Whatever rebound that had been happening for the Olive Ridleys, with the enforcement of sea turtles killed for meat has now just been blown to sheet with the new netting methods. The fishermen know better than to keep one to take home for la familia, so they just get dumped overboard.

I'm heading down tomorrow for another Salinas Point run in my newly refurbed red Wrangler TJ. Maybe we'll meet on some deserted beach in Mex-I-Ko.

JJ
 

Mexico Joe

Cholla Bay 4 Life
#4
So the story is bad for Lobos too...the Cartel controls the shrimp poaching down here and has ordered the camps to head toward Lobos....they set up there shrimp meets and are long longing in larger numbers for Grouper on the side....

With all of that action down there, is it safe to be going to Lobos right now? Relatively of course...
 

jerry

Well Known Member
#6
Hey Jerry..........

I stopped logging my death reports last summer when I was BANNED from this site as I seemed to upset the PC Correct Head-In-Sand Ostriches who always question my "drinking habits"???? WTF?? don't they know that I am a Koran spanking Muzzie? We doan ebber do no alkee haul.

Last month we did a Jeepin' beach comb along the shores of Bahia San Gorge. Didn't even bother to count the dead turtles. There were plenty. And again, lots of sea lions and dolphins. I did manage to find and get home two beautiful bleached Olive Ridley skulls that now adorn my bathroom vanity cabinet here in Yuma.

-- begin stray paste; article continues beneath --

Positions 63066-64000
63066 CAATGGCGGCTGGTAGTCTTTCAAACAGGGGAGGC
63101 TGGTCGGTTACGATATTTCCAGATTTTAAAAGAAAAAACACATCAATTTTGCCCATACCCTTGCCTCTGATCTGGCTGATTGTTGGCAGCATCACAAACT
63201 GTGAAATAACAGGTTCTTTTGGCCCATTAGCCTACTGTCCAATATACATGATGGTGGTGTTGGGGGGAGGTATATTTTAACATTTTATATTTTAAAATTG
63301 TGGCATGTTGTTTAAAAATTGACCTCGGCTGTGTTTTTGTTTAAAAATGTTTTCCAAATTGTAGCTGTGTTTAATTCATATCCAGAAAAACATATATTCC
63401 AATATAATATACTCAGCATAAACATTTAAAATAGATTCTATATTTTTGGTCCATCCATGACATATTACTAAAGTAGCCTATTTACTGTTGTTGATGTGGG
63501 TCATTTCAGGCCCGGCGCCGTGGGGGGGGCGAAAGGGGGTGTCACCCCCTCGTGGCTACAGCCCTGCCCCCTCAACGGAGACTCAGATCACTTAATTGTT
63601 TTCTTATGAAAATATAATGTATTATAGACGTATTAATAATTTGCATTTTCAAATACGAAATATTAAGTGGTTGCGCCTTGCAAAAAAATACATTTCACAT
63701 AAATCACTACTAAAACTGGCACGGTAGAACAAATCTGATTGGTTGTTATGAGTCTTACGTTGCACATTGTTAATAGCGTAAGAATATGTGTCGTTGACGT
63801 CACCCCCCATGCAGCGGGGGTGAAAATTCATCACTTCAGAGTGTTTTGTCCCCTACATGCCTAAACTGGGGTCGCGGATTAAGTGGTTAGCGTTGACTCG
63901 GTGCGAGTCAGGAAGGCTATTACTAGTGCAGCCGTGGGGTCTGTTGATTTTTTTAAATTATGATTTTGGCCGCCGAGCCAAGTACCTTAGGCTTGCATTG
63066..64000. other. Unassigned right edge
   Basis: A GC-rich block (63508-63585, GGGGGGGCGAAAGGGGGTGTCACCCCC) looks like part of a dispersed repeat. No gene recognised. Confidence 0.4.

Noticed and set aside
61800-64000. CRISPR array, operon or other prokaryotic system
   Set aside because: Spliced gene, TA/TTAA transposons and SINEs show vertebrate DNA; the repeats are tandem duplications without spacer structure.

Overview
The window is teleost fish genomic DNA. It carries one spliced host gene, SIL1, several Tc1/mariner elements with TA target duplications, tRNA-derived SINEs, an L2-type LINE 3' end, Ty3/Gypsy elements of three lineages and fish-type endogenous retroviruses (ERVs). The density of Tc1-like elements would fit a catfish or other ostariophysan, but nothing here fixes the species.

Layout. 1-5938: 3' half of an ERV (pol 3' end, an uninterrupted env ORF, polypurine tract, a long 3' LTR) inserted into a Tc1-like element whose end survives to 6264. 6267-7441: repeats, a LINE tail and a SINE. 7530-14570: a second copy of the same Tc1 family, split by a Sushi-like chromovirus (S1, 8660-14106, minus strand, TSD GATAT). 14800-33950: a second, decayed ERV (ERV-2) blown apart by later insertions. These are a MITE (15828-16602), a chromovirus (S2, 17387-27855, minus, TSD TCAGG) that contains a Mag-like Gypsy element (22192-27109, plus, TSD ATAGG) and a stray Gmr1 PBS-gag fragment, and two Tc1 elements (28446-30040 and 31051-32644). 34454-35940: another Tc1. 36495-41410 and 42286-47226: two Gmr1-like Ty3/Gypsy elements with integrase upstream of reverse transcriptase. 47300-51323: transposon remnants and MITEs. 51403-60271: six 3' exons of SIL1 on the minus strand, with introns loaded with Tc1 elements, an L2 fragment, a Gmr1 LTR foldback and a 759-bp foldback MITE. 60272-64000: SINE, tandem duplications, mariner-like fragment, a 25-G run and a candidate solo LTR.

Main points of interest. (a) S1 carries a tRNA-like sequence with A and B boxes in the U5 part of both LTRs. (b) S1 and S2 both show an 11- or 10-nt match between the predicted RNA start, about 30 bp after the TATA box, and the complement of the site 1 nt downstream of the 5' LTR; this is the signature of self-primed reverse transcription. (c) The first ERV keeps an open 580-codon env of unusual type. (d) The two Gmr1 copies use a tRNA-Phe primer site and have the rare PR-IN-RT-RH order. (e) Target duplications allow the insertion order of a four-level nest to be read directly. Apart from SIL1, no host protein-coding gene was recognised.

Whatever rebound that had been happening for the Olive Ridleys, with the enforcement of sea turtles killed for meat has now just been blown to sheet with the new netting methods. The fishermen know better than to keep one to take home for la familia, so they just get dumped overboard.

I'm heading down tomorrow for another Salinas Point run in my newly refurbed red Wrangler TJ. Maybe we'll meet on some deserted beach in Mex-I-Ko.

JJ
Jim a side benefit from hell of the dead turtles up and down the coast is we have a pack of wild dogs that eat them and chase and try to bite passing atv's. Some would say good but would not like to be 10 years old or walking with city dogs when these guys show up
 

Belgianboy

Active Member
#7